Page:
Bees make honey to feed themselves during the winter when there are no flowers to supply them with nectar. So, they make honey in the summer and eat it in the winter.
Absolutely. Ponies are really just smaller-sized horses. Though the proper amount of feed for a pony would most likely be less than a horse, it'd be the same type of feed. For examples, search What do you feed a shetland pony and how much?Runninghorse
Well, it really depends what kind of horse you have. You can talk to your veet for the right amount of each.
A cow will typically eat between 2.5 and 4% of her body weight per day. Depending on her actual weight and if she's lactating, she may eat between 25 and 50 lbs of hay per day. Small cows tend to eat less than big cows, and cows tend to eat more when it's colder. It's best to feed her free-choice hay, or feed her as much as she wants to eat than to have a portion-type feed plan for her. If you have large square or large round bales, then give her that and it may last her for a while. It will last a bit shorter if she isn't alone, so you'll have to calculate how much feed, as an estimation, you'll need over the winter to feed her and her herdmates.
Because they need to make winter feed for their livestock during the winter, otherwise their livestock would simply starve to death on nothing but snow to eat on.
Bees store honey in the hive and use that for food and fuel during the winter. A typical hive can store up to 60-70 pounds of honey for the winter months.
In 1886 to 1887, there was the worst winter in years with blizzards and really deep snow, and during that time ranchers had failed to put up enough hay for the winter, if any at all. Thousands of cattle starved or froze to death in the US, and thousands more that were herded up to Alberta to catch any feed from the Chinook winds also starved and froze to death when winter came howling back from when the Chinook no longer blew. Overgrazing of rangelands also had a huge impact on ranchers during this terrible winter too, as when you get overgrazing, you don't either have enough feed for the winter, or not enough feed to cut for hay to store for the winter.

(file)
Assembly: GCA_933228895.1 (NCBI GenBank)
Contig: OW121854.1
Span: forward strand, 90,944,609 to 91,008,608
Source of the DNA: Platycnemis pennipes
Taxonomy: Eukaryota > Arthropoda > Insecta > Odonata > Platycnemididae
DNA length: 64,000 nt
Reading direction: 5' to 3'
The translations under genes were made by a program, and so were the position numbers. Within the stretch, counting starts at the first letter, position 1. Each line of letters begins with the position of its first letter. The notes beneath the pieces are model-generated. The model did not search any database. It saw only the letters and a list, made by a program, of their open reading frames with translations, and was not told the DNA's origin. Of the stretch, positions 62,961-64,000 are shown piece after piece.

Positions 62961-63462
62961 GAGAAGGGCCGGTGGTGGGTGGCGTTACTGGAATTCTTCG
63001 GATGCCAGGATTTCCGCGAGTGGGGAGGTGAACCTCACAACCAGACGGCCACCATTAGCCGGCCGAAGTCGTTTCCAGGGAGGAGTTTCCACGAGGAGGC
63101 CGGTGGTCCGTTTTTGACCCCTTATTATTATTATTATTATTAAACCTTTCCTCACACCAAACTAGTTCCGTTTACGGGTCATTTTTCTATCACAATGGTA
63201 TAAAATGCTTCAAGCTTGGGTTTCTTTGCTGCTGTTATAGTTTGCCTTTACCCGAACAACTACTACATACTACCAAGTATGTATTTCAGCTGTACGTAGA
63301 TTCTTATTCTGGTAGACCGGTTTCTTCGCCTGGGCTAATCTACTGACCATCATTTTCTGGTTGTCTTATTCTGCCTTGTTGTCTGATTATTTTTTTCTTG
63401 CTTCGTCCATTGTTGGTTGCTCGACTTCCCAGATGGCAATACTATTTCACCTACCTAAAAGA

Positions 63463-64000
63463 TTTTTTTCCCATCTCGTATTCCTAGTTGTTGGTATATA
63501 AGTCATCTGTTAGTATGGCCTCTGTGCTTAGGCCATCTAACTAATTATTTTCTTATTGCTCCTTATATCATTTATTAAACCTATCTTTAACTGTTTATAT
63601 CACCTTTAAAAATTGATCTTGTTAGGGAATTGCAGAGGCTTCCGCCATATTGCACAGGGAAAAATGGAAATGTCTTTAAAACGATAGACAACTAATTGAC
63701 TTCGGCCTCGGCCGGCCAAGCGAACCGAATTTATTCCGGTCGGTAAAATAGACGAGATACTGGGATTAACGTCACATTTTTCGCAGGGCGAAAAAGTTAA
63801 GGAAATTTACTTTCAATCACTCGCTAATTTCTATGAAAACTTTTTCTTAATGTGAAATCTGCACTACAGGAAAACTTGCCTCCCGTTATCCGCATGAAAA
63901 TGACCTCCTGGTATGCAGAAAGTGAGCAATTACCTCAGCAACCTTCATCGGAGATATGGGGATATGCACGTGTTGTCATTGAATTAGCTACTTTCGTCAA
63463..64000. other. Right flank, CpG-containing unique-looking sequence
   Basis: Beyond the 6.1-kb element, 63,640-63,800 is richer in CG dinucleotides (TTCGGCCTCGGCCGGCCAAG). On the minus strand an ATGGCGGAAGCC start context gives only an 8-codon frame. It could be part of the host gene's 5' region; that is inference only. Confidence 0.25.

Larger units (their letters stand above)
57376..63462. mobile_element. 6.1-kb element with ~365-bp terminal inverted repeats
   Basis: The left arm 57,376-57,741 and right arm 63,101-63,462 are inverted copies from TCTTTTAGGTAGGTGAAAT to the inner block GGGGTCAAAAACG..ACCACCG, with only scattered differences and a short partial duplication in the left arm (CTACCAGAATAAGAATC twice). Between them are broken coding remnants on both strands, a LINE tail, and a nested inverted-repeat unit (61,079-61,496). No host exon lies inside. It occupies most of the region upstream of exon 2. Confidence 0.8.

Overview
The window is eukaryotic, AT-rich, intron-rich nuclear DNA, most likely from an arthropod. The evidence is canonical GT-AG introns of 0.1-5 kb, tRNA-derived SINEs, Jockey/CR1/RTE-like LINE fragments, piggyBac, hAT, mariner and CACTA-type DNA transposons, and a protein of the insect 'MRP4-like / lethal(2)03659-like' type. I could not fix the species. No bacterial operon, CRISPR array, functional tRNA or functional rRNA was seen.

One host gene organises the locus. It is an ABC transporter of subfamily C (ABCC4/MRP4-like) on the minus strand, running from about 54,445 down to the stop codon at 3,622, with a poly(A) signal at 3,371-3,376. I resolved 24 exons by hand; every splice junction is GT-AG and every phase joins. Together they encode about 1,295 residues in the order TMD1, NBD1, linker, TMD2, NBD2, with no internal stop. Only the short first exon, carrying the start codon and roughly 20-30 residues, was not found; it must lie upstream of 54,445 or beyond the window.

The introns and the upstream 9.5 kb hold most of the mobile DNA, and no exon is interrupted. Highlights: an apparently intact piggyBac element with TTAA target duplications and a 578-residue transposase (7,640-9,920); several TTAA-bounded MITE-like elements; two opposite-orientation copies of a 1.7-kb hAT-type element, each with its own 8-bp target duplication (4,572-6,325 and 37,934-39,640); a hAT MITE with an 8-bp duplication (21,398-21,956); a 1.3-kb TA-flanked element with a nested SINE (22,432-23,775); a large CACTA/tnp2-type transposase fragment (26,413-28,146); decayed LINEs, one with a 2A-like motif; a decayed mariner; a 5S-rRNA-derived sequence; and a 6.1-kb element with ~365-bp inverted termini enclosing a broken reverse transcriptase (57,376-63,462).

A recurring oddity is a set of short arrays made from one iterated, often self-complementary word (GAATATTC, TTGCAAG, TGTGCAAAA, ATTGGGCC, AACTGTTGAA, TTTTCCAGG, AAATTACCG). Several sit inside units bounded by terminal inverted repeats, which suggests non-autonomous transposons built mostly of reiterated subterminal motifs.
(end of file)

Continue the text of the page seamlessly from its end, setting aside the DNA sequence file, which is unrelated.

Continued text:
No. Humpback whales come to Hawaii after feeding on krill in the North Pacific during the summer. They come to the warm waters of Hawaii to give birth. The whales do not feed during the winter in Hawaii. They use their stored fat to live through the season, focussing on their babies (and mating!).
No Way! Never feed anything to the goldfish, only there proper feed! :) x
During the winter months, you may have to feed your snail based on what you keep in the refrigerator. Even if the produce is starting to go bad, chances are the snail will eat it. Be very careful when feeding them human food. If you feed them salty or sugary things, they will die. Try to supplement their diet with sources of high amounts of calcium. They require a large amount of calcium to keep their shells strong. Their shell is their natural defense.
The bee takes the nectar back to its home and turns it into honey to feed itself during the winter.
During the cold months, bees feed on the honey in the hive in order to survive while nectar is scarce.